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Number of Highway Safety Trends in AR

Number of Highway Safety Trends in Arkansas

The Arkansas Highway Safety Office (AHSO) analyzes historical crash data by compiling statewide traffic fatality and injury trends. The AHSO areas of emphasis are consistent with the U.S. Department of Transportation (USDOT) guidelines and the National Highway and Traffic Safety Administration (NHTSA). Moreover, the AHSO coordinates with the goals and targets of the Highway Safety Improvement Plan (HSIP).

The various safety agencies use the data to identify specific traffic safety issues in Arkansas and develop countermeasures to prevent serious injuries and fatalities. This data is especially crucial for Arkansas motorists as the reports indicate that the state has recently experienced a nearly 25% rise in fatal car accidents.

Arkansas highway safety trends highlight the common causes of accidents in the state. Understanding the rate and cause of Arkansas auto accidents is crucial to pursuing compensation for injuries after a collision. An experienced Arkansas personal injury attorney can help those who have suffered injuries or lost a loved one because of another’s negligence.

At the Law Office of Jason M. Hatfield, our Arkansas car accident lawyers are dedicated to helping accident victims and their families secure full and fair damages awards. We believe that justice isn’t served if you and your family are left bearing the burden of the economic and non-economic impact the accident had on your life. Therefore, we strive to maximize our client’s recovery to cover all accident-related expenses, making it easier to move on with your life after a potentially life-changing accident.

Highway Safety Problems in Arkansas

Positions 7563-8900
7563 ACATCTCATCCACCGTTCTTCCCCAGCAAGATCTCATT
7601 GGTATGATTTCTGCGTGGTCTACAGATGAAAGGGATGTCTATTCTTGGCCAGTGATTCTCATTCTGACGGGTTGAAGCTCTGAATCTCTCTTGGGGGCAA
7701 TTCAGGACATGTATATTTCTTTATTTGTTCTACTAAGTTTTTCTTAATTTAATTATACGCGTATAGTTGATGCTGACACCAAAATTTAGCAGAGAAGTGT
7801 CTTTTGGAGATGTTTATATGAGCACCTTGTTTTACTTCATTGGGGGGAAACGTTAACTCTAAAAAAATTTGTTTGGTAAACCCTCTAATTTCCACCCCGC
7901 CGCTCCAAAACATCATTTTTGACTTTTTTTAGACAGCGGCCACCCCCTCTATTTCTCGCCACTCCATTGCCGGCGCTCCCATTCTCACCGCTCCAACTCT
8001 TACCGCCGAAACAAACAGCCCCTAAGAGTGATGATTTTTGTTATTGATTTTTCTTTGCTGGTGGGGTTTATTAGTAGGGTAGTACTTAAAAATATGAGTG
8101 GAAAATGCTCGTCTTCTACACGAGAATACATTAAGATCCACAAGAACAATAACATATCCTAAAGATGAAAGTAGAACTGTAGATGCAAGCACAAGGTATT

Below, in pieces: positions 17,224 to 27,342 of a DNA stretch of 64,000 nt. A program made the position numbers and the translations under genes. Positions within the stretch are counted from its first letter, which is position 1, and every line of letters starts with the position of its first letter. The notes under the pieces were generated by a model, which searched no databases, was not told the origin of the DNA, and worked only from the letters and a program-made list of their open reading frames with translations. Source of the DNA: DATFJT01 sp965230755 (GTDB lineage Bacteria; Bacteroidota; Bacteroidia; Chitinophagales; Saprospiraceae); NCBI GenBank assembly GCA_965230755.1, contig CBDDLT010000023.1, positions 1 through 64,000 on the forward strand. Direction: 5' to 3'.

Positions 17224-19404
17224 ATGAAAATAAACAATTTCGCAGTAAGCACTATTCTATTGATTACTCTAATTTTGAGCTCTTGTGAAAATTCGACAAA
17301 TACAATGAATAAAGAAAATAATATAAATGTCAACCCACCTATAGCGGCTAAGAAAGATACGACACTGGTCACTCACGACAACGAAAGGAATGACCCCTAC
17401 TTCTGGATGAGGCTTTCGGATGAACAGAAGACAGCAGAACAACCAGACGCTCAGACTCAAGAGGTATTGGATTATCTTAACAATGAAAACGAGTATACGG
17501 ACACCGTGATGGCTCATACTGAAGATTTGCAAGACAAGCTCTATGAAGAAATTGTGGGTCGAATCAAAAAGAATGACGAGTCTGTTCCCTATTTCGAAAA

The AHSO categorizes primary traffic safety problems as fatal, non-fatal injury and property damage crashes on Arkansas’ roadways. In addition to directly identifiable safety data, the agency reviews other issues and deficiencies that may contribute to Arkansas accidents. However, the agencies emphasize traffic accidents involving the following:

  • Fatalities,
  • Serious, incapacitating injuries,
  • Alcohol and drug-related accidents,
  • Speeding fatalities,
  • Seatbelt use,
  • Unrestrained passengers
  • Motorcycle crashes,
  • Pedestrian fatalities,
  • Bicyclist fatalities, and
  • Teen fatalities.

Accident data based on the 5-year period 2015-2019 indicates that the number of fatalities at 550 in 2015 and 640 in 2020. While deaths have increased, accidents causing severe injuries went from 2,888 in 2015 to 2389 in 2019. Although the data shows minor decreases, there is an average of 532 fatalities and 2679 serious injuries from accidents in the state.

The increase may be partially attributed to increased speeding and fatalities because of decreased enforcement during the height of the COVID-19 pandemic. A significant concern area is the low seat belt use rate in Arkansas. For example, in 2019, there were 350 passenger fatalities; nearly 50% involved unrestrained occupants.

Cause of Arkansas Car Accidents

Investigating and understanding the cause of an Arkansas car accident is key in determining who was at fault and responsible for the ensuing injuries and damages. Most car accidents are preventable, and many Arkansas car accidents involve driver errors. Errors typically involve errors concerning the following:

  • Recognition,
  • Decision,
  • Performance, or
  • Non-performance.

In addition, accidents may involve vehicle defects, such as issues with the following:

  • Tires/wheels,
  • Brakes, and
  • Steering/suspension/transmission.

Environment-related reasons for accidents often involve the following:

  • Slick roads,
  • Glare,
  • Obstructions,
  • Fog/rain/snow,
  • Signs/signals, and
  • Road design.

Many accidents involve a combination of causes that ultimately lead to a crash.

Arkansas Accident Trends

AHSO data highlights some important areas of concern for Arkansas motorists. Some problems include the following:

  • Fatal accidents involving drivers 20 years old or younger increased from 48 in 2017 to 59 in 2018;
  • Pedestrian accidents increased from 49 in 2016 to 62 in 2019;
  • Between 2014 and 2019, there were 24 bicyclist fatalities;
  • Arkansas’ seatbelt usage rate of 84% is significantly below the national average of 90%.

In addition, Arkansas government officials are particularly concerned with the rates of distracted driving and impaired driving.

Distracted Driving in Arkansas